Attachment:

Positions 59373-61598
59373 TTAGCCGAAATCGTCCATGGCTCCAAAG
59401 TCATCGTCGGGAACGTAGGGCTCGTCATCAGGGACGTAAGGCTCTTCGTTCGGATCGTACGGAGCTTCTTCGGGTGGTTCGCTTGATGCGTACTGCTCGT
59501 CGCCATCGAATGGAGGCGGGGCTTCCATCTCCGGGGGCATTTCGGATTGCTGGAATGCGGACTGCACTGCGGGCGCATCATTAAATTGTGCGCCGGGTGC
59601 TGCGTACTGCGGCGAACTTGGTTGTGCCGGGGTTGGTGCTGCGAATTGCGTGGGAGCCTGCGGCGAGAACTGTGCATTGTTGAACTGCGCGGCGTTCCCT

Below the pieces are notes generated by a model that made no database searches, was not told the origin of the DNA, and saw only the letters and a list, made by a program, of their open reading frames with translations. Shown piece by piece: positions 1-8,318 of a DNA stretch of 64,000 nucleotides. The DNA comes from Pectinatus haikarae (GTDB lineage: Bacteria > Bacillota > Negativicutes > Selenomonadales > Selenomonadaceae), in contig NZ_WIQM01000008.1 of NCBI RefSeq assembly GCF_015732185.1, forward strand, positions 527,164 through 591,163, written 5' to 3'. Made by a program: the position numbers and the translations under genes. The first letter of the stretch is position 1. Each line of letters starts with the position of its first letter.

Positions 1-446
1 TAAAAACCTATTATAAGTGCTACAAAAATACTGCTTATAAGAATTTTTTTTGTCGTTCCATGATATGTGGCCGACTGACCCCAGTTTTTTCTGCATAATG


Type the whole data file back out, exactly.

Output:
Positions 59373-61598
59373 TTAGCCGAAATCGTCCATGGCTCCAAAG
59401 TCATCGTCGGGAACGTAGGGCTCGTCATCAGGGACGTAAGGCTCTTCGTTCGGATCGTACGGAGCTTCTTCGGGTGGTTCGCTTGATGCGTACTGCTCGT
59501 CGCCATCGAATGGAGGCGGGGCTTCCATCTCCGGGGGCATTTCGGATTGCTGGAATGCGGACTGCACTGCGGGCGCATCATTAAATTGTGCGCCGGGTGC
59601 TGCGTACTGCGGCGAACTTGGTTGTGCCGGGGTTGGTGCTGCGAATTGCGTGGGAGCCTGCGGCGAGAACTGTGCATTGTTGAACTGCGCGGCGTTCCCT

Below the pieces are notes generated by a model that made no database searches, was not told the origin of the DNA, and saw only the letters and a list, made by a program, of their open reading frames with translations. Shown piece by piece: positions 1-8,318 of a DNA stretch of 64,000 nucleotides. The DNA comes from Pectinatus haikarae (GTDB lineage: Bacteria > Bacillota > Negativicutes > Selenomonadales > Selenomonadaceae), in contig NZ_WIQM01000008.1 of NCBI RefSeq assembly GCF_015732185.1, forward strand, positions 527,164 through 591,163, written 5' to 3'. Made by a program: the position numbers and the translations under genes. The first letter of the stretch is position 1. Each line of letters starts with the position of its first letter.

Positions 1-446
1 TAAAAACCTATTATAAGTGCTACAAAAATACTGCTTATAAGAATTTTTTTTGTCGTTCCATGATATGTGGCCGACTGACCCCAGTTTTTTCTGCATAATG